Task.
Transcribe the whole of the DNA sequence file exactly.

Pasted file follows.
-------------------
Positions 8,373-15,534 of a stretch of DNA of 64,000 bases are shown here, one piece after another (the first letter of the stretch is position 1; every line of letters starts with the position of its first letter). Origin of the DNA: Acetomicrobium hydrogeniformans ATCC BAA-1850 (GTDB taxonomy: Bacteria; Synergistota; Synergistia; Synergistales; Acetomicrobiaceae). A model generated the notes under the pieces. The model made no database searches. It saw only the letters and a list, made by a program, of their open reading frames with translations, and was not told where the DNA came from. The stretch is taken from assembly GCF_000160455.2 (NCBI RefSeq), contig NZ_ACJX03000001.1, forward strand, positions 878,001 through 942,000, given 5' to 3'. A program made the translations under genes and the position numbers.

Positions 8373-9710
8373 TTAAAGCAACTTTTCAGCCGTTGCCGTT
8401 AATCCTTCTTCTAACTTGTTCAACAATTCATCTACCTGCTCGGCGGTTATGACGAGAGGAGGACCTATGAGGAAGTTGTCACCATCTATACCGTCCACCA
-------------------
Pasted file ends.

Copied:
Positions 8,373-15,534 of a stretch of DNA of 64,000 bases are shown here, one piece after another (the first letter of the stretch is position 1; every line of letters starts with the position of its first letter). Origin of the DNA: Acetomicrobium hydrogeniformans ATCC BAA-1850 (GTDB taxonomy: Bacteria; Synergistota; Synergistia; Synergistales; Acetomicrobiaceae). A model generated the notes under the pieces. The model made no database searches. It saw only the letters and a list, made by a program, of their open reading frames with translations, and was not told where the DNA came from. The stretch is taken from assembly GCF_000160455.2 (NCBI RefSeq), contig NZ_ACJX03000001.1, forward strand, positions 878,001 through 942,000, given 5' to 3'. A program made the translations under genes and the position numbers.

Positions 8373-9710
8373 TTAAAGCAACTTTTCAGCCGTTGCCGTT
8401 AATCCTTCTTCTAACTTGTTCAACAATTCATCTACCTGCTCGGCGGTTATGACGAGAGGAGGACCTATGAGGAAGTTGTCACCATCTATACCGTCCACCA